Chicago Subway Derailment Sends at Least 120 to Hospitals

A train derailed and started a fire during the evening rush hour Tuesday, filling a subway tunnel with smoke and forcing dozens of soot-covered commuters to evacuate while critically injuring at least two, officials said. Terrorism was not suspected.

Evacuations began after the last car of an eight-car commuter train slipped off the tracks and material beneath the train caught fire, said Chicago Transit Authority President Frank Kruesi. Passengers were moved to safety within an hour.

At least 120 passengers were taken to hospitals, primarily for smoke inhalation, said Fire Department spokesman Larry Langford. Most were in good or fair condition, officials said, but at least one hospital reported two patients in critical condition.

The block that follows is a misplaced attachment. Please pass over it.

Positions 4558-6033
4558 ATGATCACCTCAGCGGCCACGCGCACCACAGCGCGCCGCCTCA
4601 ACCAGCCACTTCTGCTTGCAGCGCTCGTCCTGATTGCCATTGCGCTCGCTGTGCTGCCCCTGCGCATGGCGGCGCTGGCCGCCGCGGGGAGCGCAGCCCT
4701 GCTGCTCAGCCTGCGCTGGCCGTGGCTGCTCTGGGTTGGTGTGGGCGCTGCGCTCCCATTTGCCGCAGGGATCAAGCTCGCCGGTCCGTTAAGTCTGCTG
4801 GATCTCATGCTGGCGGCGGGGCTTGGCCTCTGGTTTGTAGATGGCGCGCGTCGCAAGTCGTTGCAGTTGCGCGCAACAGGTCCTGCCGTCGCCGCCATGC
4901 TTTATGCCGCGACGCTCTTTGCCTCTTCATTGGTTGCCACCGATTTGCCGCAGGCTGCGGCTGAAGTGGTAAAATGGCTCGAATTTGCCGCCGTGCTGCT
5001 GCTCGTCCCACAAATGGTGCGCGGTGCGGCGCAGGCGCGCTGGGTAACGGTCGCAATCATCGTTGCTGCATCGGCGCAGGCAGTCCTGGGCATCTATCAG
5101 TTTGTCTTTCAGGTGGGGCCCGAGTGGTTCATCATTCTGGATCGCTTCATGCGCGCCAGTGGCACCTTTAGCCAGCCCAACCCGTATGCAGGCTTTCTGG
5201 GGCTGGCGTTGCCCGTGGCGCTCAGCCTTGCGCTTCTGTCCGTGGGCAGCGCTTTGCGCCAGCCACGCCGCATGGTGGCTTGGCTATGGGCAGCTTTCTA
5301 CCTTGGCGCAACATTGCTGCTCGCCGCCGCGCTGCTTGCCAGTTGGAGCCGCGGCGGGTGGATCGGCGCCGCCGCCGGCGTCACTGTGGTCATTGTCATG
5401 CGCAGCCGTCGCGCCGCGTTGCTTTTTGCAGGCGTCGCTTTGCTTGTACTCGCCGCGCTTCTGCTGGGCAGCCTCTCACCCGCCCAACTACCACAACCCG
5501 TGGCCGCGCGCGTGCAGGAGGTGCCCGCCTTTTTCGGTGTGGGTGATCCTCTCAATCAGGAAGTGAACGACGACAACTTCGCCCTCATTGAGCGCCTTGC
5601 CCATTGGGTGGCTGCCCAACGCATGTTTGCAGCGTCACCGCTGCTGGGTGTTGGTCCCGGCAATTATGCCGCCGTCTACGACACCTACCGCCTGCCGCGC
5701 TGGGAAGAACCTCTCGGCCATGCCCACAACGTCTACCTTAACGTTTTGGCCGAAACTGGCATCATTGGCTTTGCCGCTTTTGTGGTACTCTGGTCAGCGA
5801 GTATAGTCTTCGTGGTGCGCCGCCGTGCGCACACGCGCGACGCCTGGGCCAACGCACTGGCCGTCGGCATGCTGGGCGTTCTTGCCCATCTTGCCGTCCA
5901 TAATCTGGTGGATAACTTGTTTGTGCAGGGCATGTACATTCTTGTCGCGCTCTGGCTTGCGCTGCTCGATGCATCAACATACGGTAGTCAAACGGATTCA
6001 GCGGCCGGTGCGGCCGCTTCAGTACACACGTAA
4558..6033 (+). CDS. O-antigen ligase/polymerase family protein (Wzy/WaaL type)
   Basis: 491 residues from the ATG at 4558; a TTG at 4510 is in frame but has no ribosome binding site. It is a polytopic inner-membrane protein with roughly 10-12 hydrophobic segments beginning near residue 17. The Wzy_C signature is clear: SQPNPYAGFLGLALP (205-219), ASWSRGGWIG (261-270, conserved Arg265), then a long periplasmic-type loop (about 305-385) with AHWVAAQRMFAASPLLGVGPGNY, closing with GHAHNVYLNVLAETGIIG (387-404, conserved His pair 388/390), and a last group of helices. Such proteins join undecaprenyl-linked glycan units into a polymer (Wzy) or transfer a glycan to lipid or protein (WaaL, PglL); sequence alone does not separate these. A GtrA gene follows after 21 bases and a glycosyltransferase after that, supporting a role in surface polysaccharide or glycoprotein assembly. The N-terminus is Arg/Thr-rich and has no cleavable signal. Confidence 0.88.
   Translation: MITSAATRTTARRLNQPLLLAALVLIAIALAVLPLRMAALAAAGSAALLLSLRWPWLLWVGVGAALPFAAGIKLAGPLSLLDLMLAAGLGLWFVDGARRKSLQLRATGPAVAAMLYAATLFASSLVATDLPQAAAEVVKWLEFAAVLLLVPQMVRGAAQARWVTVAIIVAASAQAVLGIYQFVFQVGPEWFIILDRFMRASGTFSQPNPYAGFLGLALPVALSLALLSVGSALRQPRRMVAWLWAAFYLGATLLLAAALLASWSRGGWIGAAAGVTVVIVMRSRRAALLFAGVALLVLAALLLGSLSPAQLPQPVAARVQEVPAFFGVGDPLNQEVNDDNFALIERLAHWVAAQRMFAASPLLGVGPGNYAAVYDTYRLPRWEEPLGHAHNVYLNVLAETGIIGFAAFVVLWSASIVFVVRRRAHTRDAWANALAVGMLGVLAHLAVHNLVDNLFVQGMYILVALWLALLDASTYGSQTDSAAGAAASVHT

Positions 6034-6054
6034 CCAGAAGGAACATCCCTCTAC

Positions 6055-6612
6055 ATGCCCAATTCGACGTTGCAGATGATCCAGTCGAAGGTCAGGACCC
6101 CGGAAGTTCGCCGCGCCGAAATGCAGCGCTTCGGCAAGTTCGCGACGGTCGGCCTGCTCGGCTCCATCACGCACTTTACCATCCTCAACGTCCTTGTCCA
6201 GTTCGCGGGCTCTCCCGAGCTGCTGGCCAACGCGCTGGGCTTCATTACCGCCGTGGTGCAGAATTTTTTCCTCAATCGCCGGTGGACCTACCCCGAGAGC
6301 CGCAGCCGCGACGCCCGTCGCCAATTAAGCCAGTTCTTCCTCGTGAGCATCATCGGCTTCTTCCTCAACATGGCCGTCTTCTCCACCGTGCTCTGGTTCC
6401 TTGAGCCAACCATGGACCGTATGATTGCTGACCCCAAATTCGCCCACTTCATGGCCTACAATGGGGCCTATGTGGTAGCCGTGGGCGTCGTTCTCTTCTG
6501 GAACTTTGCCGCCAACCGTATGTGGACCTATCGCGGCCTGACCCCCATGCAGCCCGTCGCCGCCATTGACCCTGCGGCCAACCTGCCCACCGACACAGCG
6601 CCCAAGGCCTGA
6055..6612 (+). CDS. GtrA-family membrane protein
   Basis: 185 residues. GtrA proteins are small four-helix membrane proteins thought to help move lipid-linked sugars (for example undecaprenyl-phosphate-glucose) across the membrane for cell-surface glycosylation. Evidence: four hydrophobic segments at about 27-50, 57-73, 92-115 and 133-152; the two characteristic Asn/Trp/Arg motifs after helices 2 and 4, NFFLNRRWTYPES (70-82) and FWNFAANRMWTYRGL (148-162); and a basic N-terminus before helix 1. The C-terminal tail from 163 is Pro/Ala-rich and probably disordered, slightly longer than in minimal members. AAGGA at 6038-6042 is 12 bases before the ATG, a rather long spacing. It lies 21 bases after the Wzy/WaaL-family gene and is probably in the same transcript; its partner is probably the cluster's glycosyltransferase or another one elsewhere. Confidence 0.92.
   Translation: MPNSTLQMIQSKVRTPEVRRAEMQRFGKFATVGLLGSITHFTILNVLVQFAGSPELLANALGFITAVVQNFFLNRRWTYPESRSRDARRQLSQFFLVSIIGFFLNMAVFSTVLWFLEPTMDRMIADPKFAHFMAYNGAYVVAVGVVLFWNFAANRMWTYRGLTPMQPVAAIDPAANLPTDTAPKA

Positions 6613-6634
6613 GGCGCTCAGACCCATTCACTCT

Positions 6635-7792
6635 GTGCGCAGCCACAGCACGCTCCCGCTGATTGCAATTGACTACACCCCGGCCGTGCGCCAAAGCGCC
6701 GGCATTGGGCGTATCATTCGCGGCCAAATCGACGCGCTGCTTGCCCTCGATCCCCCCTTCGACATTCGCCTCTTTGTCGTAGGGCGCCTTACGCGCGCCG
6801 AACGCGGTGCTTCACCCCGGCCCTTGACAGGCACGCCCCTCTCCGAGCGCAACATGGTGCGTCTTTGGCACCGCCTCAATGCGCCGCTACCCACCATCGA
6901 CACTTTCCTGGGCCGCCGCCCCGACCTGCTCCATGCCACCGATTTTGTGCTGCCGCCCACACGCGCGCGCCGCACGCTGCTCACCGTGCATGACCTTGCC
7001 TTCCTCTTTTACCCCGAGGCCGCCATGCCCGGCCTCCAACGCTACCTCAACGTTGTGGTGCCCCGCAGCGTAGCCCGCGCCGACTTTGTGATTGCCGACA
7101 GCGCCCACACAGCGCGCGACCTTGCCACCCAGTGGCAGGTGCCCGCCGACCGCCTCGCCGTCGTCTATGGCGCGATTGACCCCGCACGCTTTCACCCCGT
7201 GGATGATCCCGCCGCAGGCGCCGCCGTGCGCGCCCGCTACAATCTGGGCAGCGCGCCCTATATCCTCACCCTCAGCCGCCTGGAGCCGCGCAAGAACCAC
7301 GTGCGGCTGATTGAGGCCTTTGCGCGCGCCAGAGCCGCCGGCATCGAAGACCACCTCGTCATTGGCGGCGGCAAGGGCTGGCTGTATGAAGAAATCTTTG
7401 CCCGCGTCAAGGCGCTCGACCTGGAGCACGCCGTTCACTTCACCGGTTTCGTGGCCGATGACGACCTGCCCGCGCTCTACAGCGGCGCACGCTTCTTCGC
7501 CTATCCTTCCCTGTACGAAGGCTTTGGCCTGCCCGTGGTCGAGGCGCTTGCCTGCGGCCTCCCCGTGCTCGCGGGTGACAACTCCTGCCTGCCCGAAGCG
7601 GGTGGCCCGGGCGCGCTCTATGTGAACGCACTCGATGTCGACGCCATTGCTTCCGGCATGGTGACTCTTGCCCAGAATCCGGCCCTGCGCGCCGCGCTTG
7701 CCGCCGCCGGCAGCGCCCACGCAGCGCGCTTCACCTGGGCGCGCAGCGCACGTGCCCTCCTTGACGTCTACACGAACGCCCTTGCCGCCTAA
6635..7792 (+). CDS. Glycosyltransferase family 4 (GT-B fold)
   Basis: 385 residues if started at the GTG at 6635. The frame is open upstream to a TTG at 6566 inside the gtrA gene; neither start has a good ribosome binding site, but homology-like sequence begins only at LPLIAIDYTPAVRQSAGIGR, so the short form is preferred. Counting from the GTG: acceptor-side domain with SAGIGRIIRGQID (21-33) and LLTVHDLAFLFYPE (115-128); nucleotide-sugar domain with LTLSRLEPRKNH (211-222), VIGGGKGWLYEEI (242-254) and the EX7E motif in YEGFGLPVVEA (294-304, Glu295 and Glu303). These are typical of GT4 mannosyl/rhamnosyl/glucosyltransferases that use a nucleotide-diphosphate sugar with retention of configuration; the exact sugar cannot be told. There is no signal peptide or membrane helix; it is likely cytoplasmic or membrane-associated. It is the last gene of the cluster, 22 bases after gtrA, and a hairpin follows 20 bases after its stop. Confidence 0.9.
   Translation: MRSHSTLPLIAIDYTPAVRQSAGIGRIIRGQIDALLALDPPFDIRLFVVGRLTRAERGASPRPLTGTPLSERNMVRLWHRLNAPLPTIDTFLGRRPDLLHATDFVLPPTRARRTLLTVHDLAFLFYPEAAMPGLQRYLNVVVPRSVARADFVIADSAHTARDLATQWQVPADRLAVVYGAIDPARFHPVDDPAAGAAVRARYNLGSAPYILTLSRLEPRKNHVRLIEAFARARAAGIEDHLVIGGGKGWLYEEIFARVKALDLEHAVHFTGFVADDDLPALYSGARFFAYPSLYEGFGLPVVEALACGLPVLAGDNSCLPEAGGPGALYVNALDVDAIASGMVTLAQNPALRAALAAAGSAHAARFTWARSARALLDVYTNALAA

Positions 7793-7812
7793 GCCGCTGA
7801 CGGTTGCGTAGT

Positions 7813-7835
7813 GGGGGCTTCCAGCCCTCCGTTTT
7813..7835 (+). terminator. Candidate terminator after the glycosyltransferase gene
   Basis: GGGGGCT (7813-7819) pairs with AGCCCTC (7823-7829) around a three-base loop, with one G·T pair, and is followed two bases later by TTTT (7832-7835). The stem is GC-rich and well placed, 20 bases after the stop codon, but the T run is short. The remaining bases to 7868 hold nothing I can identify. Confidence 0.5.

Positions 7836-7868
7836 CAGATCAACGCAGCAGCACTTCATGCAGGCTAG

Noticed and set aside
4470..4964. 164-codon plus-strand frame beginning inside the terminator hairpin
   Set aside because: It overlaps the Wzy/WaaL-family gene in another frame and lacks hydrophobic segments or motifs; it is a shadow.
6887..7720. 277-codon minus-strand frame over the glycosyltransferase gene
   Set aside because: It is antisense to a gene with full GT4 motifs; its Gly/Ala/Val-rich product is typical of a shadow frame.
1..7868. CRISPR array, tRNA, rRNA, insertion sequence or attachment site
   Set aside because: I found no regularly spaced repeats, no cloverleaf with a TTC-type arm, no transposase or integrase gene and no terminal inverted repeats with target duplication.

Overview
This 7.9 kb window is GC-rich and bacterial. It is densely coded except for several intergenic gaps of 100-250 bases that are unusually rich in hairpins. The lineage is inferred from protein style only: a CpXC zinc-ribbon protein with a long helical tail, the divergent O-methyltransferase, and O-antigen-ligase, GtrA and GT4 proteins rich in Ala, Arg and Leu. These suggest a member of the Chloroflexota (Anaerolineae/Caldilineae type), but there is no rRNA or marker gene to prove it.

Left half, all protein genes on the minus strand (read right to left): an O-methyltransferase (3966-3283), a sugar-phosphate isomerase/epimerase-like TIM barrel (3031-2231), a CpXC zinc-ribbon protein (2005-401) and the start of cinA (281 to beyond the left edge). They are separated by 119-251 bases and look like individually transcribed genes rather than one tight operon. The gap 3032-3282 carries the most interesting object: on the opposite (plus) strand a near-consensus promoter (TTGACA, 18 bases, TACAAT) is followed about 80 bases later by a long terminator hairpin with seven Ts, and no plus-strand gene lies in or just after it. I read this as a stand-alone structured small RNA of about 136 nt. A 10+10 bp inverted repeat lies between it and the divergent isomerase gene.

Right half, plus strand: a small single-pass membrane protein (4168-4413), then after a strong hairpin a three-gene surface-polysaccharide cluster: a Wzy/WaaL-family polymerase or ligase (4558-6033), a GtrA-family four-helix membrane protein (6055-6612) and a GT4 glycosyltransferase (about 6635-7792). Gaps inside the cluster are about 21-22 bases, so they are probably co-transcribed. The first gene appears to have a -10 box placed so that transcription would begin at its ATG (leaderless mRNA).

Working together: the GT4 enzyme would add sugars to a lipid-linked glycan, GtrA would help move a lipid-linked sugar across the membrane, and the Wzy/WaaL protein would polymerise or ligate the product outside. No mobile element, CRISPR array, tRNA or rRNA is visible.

The train had just left the downtown Clark and Lake station shortly after 5 p.m. when the operator realized there was a problem and stopped the train, Kruesi said. The operator called for power to the train to be cut, then led passengers out of the cars and through the smoky subway tunnel to an emergency exit, where they climbed to the street above.

Bomb and arson detectives were on the scene, but there was no evidence of foul play, Police Superintendent Philip Cline said.

Investigators were searching for the cause of the derailment and fire.

Service was shut down on a rail line that connects the city's West Side to O'Hare International Airport through downtown, said Chicago Transit Authority spokeswoman Ibis Antongiorgi.

Joel Johnson, 24, said he was on the train three cars from the back when "it felt like it jumped the line, and a fire started in the car behind me."

"People started running to the front. The whole place was filled with smoke," he said. "I could barely breathe."

Brenda Lopez, who was on the same car, said the train "dipped a little."

"I'm still kind of scared right now," she said. "You never expect it to happen on the train you're on."